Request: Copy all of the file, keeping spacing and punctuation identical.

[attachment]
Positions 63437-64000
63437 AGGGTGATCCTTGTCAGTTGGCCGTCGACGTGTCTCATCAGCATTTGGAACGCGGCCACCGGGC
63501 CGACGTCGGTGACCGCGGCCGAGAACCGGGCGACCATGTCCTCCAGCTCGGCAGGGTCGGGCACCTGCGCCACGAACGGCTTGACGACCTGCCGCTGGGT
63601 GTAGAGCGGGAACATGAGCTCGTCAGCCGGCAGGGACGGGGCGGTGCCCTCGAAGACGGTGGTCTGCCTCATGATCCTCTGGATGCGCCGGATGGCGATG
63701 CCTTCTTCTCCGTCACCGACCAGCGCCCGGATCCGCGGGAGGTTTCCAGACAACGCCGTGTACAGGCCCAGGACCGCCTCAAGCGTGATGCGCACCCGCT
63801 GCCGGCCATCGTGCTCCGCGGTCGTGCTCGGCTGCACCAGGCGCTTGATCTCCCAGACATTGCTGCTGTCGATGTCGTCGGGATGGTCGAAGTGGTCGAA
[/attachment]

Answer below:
Positions 63437-64000
63437 AGGGTGATCCTTGTCAGTTGGCCGTCGACGTGTCTCATCAGCATTTGGAACGCGGCCACCGGGC
63501 CGACGTCGGTGACCGCGGCCGAGAACCGGGCGACCATGTCCTCCAGCTCGGCAGGGTCGGGCACCTGCGCCACGAACGGCTTGACGACCTGCCGCTGGGT
63601 GTAGAGCGGGAACATGAGCTCGTCAGCCGGCAGGGACGGGGCGGTGCCCTCGAAGACGGTGGTCTGCCTCATGATCCTCTGGATGCGCCGGATGGCGATG
63701 CCTTCTTCTCCGTCACCGACCAGCGCCCGGATCCGCGGGAGGTTTCCAGACAACGCCGTGTACAGGCCCAGGACCGCCTCAAGCGTGATGCGCACCCGCT
63801 GCCGGCCATCGTGCTCCGCGGTCGTGCTCGGCTGCACCAGGCGCTTGATCTCCCAGACATTGCTGCTGTCGATGTCGTCGGGATGGTCGAAGTGGTCGAA